HomeAsian AmericansDaniel Dae Kim among 23 to be appointed to White House Commission

Daniel Dae Kim among 23 to be appointed to White House Commission

The White House announced its intention to name a diverse group of Asian Americans, Native Hawaiians and Pacific Islander to its commission on AANHPI Monday.

They include community activists, corporate executives, labor organizers, veterans, disability rights advocates and an actor.

An unofficial count by AsAmNews found the group of 23 includes four Indian Americans, four Korean Americans, three Filipino Americans, two Chinese Americans, two Taiwanese Americans, two Pacific Islanders, One Native Hawaiian, one Japanese American, one Muslim and Pakistani American, one Vietnamese American, one Singaporean, and one Hmong American.

There are 14 women listed among the expected appointees.

The pending appointments represent the diversity within the Asian American and Pacific Islander communities and keeps a pledge by President Biden to staff his administration with people representing the broad spectrum of America.

The commission will advise the President on policies that tackle anti-Asian xenophobia, open up access to government services and funding, and knockdown barriers facing AANHPI women, LGBTQ+ and people with disabilities.

Commissioners expected to be appointed, according to the White House are:

Amy Agbayani:

The Emeritus Assistant Vice Chancellor for student diversity and
equity, University of Hawai’i at Manoa is also the former chair of the the Hawai’i Civil Rights Commission. She hails from the Philippines.

Teresita Batayola:

She is the President and Chief Executive Officer of International Community
Health Services in Washington State. Named the Filipino Women’s Network’s Most Influential Filipino Woman in the World, she is a major advocate for comprehensive health care for all.

Ajay Bhutoria:

He is a Silicon Valley technology executive, community leader, speaker, and author and described as a passionate advocate for South Asian and other AAPIs on issues focusing on small businesses, educational opportunities, immigration issues, and technological advancement.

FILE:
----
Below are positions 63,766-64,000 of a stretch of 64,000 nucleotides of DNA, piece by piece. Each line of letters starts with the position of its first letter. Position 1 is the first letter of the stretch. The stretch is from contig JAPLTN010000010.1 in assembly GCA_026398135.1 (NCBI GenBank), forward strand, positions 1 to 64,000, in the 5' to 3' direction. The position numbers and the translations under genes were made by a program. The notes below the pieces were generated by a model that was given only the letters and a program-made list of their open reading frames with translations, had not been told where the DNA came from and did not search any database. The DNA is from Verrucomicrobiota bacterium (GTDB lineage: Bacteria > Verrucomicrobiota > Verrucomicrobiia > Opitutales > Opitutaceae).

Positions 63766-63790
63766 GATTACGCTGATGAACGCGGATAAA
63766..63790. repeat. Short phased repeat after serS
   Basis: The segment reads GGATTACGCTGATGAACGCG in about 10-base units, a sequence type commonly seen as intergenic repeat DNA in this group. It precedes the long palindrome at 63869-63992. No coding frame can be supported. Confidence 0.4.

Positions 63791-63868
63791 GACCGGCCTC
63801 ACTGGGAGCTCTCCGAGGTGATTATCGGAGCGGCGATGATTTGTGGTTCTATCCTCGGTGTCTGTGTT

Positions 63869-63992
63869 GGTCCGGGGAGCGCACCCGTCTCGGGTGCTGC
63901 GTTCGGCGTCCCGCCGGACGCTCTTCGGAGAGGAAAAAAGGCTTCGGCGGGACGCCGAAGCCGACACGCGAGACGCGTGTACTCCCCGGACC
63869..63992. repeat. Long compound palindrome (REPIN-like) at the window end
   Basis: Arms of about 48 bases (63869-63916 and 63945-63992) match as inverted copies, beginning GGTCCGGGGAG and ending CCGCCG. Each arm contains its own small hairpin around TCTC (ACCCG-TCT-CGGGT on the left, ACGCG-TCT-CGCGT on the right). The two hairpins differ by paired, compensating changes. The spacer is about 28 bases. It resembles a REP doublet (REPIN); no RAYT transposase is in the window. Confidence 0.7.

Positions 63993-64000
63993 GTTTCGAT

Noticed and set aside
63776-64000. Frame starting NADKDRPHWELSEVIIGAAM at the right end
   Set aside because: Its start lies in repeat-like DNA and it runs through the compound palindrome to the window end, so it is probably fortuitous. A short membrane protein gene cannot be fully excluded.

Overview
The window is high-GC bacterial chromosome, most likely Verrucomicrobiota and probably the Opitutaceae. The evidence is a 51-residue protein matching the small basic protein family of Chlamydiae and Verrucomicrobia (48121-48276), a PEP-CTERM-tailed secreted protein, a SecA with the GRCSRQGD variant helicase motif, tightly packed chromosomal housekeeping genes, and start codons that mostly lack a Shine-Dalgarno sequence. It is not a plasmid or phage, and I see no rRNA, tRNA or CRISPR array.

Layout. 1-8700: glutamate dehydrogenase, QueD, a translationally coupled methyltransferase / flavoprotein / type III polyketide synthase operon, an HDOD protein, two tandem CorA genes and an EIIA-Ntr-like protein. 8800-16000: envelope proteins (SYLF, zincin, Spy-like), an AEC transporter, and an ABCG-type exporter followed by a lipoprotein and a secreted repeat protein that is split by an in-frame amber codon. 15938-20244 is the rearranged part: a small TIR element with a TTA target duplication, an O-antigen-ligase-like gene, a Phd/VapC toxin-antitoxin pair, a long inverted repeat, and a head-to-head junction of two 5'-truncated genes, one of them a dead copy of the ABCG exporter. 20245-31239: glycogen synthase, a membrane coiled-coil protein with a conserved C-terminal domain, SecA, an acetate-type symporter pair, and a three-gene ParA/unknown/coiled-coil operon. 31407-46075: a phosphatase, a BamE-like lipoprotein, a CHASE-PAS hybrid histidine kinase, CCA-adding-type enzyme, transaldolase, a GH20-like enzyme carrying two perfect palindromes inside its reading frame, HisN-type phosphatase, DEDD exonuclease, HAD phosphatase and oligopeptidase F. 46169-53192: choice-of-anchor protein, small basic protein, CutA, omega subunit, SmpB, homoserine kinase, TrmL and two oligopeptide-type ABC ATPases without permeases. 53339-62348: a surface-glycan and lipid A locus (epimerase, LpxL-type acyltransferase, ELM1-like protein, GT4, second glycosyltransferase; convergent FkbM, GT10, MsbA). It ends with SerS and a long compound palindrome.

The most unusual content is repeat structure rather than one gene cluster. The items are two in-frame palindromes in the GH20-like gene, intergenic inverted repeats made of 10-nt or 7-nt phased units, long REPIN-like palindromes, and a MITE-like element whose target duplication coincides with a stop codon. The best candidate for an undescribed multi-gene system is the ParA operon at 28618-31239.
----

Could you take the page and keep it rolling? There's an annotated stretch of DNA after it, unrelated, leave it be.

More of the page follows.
Luisa Blue:

She retired from the Service Employees International Union (SEIU) in August 2020 as one of the highest ranking AAPI officials in the labor movement. She currently serves on the Asian Health Services Community
Board, as a Trustee on Alameda County Health Systems Board of Trustees, and Vice President of the AAPI Victory Alliance Board.

Kimberly Chang:

She is a is a board-certified family physician in Oakland, California, at Asian Health Services. Chang is passionate about implementing policies addressing human trafficking and exploitation. She’s been honored with the Harvard T.H. Chan School of Public Health 2020 Emerging Public Health
Professional Award and the 2021 UCSF Alumni Humanitarian Service Award. She is from a six generation kama`āina family and was born and raised in Hawaii.

Emily Chen:

She is Chief of Research at Olshan Realty and manages the Private Wealth Real Estate Services. Chen is a former National Big Sister of the Year, and serves on the board of Big Brothers Big Sisters of America.

Daniel Dae Kim:

Acclaimed actor Daniel Dae Kim is best known for his roles on Lost and The Hot zone: Anthrax as well as serving as executive producer of the hit show, The Good Doctor. He has been outspoken about the rise of anti-Asian hate, using his fame to speak on major media platforms. He serves on the Asian American Foundation as co-chair of the advisory council.

Kerry Doi:

He serves with passion in the areas of combating hate and advocating for social and economic justice through his leadership at the Pacific Asian Consortium in Employment (PACE). He is Chair of the CA Community Economic Development Association, Vice Chair and Treasurer of the LA Housing Partnership, and member of the LA County Small Business Commission.

Grace Huang:

This Taiwanese American attorney has fought for the rights of survivors of domestic and sexual violence for almost 30 years. She currently is the Director of Policy at the Asian Pacific Institute on Gender-Based Violence and co-chairs the Alliance for Immigrant Survivors.

Victoria Huynh:

She is Senior Vice President of the Center for Pan Asian Community